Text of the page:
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Live Commentary: The Ashes - England vs. Australia - Fifth Test, day three - as it happened

Read how Joe Root and Kevin Pietersen made half-centuries to help England bat throughout the third day of the fifth Ashes Test against Australia at the Oval, courtesy of Sports Mole's live text coverage.

England resumed day three of the fifth and final Ashes Test at the Oval 460 runs behind Australia and hoping to reach the follow-on target of 292.

Joe Root and Alastair Cook put on 68 for the opening stand before Cook (25) edged Ryan Harris behind to Brad Haddin.

Root went on to make a half-century, although later gave his wicket away sweeping Nathan Lyon, but it was slow progress for the hosts who scored at just over two runs an over.

Jonathan Trott (40) spent some valuable time at the crease and Kevin Pietersen joined Root in passing fifty, before Ian Bell and debutante Chris Woakes, who ended the day unbeaten on 29 and 15 respectively, guided England to 247-4 at close.

Below, you can read how the action unfolded in London.

Good morning. Well, there's good news, and there's bad news. Which one do you want first? Let's start with the good news, shall we?

The good news is that the weather forecast for the day is great, much better than yesterday, with no rain predicted and even prolonged periods of sun forecast between 11am and 2.00pm.

But, the bad news is, England trail Australia by 460 runs and their hopes of beating the old enemy 4-0 for the first time are quickly slipping away.

Of course, a series victory has already been wrapped up, but Alastair Cook would love to make history and knows that he has a job on his hands with the bat if they are to but themselves in a position to do so.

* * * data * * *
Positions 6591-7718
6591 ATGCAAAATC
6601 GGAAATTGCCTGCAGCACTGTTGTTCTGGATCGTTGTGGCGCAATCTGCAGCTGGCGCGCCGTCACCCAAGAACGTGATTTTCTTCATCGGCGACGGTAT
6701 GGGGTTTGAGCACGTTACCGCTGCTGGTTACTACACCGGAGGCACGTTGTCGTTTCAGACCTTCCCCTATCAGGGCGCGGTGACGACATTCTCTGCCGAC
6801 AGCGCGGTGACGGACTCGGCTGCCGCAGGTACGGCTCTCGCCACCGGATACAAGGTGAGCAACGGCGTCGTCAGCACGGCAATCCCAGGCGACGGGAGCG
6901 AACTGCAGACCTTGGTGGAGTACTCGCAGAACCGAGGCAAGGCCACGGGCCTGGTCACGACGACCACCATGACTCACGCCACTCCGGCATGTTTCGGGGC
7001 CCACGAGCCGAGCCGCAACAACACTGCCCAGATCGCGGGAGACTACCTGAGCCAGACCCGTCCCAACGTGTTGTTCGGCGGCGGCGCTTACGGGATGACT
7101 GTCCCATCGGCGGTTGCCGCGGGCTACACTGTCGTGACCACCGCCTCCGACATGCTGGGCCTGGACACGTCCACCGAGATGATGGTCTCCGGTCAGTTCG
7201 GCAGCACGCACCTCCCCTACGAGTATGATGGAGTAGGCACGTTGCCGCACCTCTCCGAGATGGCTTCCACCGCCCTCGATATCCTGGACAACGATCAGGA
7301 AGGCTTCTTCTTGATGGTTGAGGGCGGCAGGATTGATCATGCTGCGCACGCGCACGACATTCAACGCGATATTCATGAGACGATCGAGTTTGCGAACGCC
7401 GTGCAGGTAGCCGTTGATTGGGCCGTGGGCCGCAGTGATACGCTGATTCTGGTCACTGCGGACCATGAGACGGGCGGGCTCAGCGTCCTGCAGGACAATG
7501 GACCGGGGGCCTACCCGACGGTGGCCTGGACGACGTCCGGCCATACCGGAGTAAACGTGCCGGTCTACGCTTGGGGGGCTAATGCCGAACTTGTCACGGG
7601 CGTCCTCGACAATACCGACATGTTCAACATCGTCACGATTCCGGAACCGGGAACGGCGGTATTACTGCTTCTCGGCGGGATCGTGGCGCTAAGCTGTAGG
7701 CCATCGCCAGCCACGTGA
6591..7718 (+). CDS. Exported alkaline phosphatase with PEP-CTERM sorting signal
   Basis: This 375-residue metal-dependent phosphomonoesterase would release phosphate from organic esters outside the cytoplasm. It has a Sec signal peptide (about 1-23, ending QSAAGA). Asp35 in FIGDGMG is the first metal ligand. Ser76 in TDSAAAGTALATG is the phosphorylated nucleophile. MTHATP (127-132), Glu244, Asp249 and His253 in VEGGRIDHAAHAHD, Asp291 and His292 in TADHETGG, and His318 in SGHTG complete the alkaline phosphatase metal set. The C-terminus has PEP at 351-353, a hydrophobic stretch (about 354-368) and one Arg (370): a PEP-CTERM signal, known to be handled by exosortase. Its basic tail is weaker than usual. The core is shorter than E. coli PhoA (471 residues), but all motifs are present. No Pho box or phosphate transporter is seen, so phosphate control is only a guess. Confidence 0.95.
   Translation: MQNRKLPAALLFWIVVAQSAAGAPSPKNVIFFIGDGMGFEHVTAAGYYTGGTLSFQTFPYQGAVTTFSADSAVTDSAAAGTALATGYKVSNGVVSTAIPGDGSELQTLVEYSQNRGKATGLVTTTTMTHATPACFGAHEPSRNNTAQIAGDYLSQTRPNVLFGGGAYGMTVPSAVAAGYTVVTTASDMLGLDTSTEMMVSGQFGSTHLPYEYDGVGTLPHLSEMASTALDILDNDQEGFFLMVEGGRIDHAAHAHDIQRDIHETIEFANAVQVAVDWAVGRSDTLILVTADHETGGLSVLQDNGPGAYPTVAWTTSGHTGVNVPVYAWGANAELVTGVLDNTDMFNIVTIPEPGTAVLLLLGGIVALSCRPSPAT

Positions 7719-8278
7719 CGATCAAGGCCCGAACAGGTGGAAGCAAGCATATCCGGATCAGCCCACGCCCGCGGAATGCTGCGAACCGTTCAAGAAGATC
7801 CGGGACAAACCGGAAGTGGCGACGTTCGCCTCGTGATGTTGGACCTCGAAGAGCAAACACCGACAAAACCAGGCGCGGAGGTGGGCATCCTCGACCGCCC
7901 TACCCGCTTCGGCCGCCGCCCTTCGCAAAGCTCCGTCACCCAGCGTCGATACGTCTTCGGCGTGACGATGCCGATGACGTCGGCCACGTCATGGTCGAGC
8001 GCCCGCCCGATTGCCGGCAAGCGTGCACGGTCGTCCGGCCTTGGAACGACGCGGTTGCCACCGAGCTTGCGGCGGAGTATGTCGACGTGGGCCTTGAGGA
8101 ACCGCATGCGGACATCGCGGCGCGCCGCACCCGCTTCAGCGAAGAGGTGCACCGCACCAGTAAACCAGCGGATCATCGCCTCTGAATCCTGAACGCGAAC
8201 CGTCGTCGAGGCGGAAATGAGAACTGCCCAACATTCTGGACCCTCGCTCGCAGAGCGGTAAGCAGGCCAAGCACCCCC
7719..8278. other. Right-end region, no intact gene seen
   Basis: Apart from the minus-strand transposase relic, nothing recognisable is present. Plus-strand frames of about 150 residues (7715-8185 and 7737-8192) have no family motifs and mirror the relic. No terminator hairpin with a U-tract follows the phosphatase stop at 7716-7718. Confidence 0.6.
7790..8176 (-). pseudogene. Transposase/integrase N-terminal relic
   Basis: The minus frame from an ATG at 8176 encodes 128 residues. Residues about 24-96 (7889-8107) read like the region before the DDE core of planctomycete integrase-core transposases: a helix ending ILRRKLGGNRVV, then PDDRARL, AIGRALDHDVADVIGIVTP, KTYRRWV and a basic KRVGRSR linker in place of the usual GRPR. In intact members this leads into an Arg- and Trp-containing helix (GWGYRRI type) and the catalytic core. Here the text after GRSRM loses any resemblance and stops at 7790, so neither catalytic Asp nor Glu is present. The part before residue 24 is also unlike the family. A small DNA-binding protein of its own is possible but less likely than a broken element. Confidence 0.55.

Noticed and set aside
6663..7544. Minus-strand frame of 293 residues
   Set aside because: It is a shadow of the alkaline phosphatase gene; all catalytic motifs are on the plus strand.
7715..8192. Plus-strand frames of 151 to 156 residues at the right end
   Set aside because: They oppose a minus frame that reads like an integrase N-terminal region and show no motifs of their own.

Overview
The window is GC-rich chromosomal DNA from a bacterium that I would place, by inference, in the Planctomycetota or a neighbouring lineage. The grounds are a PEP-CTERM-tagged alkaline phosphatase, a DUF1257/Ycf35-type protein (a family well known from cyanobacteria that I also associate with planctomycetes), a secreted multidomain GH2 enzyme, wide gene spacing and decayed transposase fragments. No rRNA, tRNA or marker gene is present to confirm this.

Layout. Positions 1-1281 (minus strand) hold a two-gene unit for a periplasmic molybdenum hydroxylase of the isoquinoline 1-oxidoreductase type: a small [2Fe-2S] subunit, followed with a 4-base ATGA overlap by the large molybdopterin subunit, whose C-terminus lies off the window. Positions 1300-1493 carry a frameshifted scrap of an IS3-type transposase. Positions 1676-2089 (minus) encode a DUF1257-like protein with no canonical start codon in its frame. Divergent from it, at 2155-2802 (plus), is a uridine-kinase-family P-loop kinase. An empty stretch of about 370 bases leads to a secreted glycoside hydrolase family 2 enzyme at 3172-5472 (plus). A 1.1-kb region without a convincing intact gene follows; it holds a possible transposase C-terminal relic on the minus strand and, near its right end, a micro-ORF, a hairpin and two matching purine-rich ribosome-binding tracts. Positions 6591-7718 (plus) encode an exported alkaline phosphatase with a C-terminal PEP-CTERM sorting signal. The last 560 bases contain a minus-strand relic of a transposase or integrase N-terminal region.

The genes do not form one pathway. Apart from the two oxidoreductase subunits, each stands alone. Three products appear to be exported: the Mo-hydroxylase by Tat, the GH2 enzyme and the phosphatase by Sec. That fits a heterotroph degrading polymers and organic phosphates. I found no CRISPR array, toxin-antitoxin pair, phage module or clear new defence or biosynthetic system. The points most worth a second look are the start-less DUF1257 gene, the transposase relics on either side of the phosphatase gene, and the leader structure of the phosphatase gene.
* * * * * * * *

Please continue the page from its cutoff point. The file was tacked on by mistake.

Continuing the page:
It would be a timely innings for Cook if he can rack up a big score here. He has made three half-centuries during this series, but hasn't added to his tally of 26 Test centuries yet.

Jonathan Trott is another who has been having a lean series, while Joe Root has one big score to his name but has largely struggled at the top of the order. Performances from the top three today would be pleasing for Andy Flower ahead of the return series in November.

Around five minutes until the start of play in London...

The players are out and Peter Siddle, who bowled beautifully yesterday evening for no reward, is to finish the over that was interrupted by bad light last night. He has three slips and a gully to Joe Root. Play!

Three dots from Siddle, but he fails to make Root play at any of them. Australia's other threatening bowler from last night, Ryan Harris, will begin from the other end. There will be 93 full overs play today, weather dependent, here is the first of them...

Cook nudges one into the leg side to bring up 1,500 Test runs against Australia. There are signs of some movement from Harris, but he drifts onto Root's pads with one that doesn't swing and is worked away for four through mid-wicket. A front-foot no ball means six off the over in total.

A single down to fine leg from Cook begins the over, allowing Siddle a go at Root. As he has done at times throughout the series, he delivers from wide of the crease, creating an angle into the batsmen and then wobbling the ball away. He beats Root with a couple of beauties that the Yorkshireman does well to miss.

First boundary of the morning for Cook, as he throws his arms at a slightly wide one from Harris. The ball travels aerially through backward point on its way to the fence, which will encourage Harris, who has two gullys in place for the England skipper.

More good stuff from Siddle, who brings out a leading edge from Root and then a genuine nick that Smith stops well diving at third slip. The England opener is being given a tough time, but he finishes the over in brilliant fashion, driving superbly through cover for four.

Harris is starting to crank it up a bit now and a sharp bumper is smartly helped round the corner by Cook for one. Root also picks up a single to fine leg, but Harris was touching 89mph at times.

PARTNERSHIP: Root drops and runs into the off side, with David Warner missing the stumps attempting to run Cook out at the keeper's end. That single brings up England's first stand of 50 for the opening wicket during the series, and each batsman has contributed 23 runs.

Replays suggest that a direct hit would have seen Cook back in the pavilion. There is some late away swing from Siddle to Cook, but the ball ends up being a wide, three of them in-fact as Haddin palms the ball down to third man.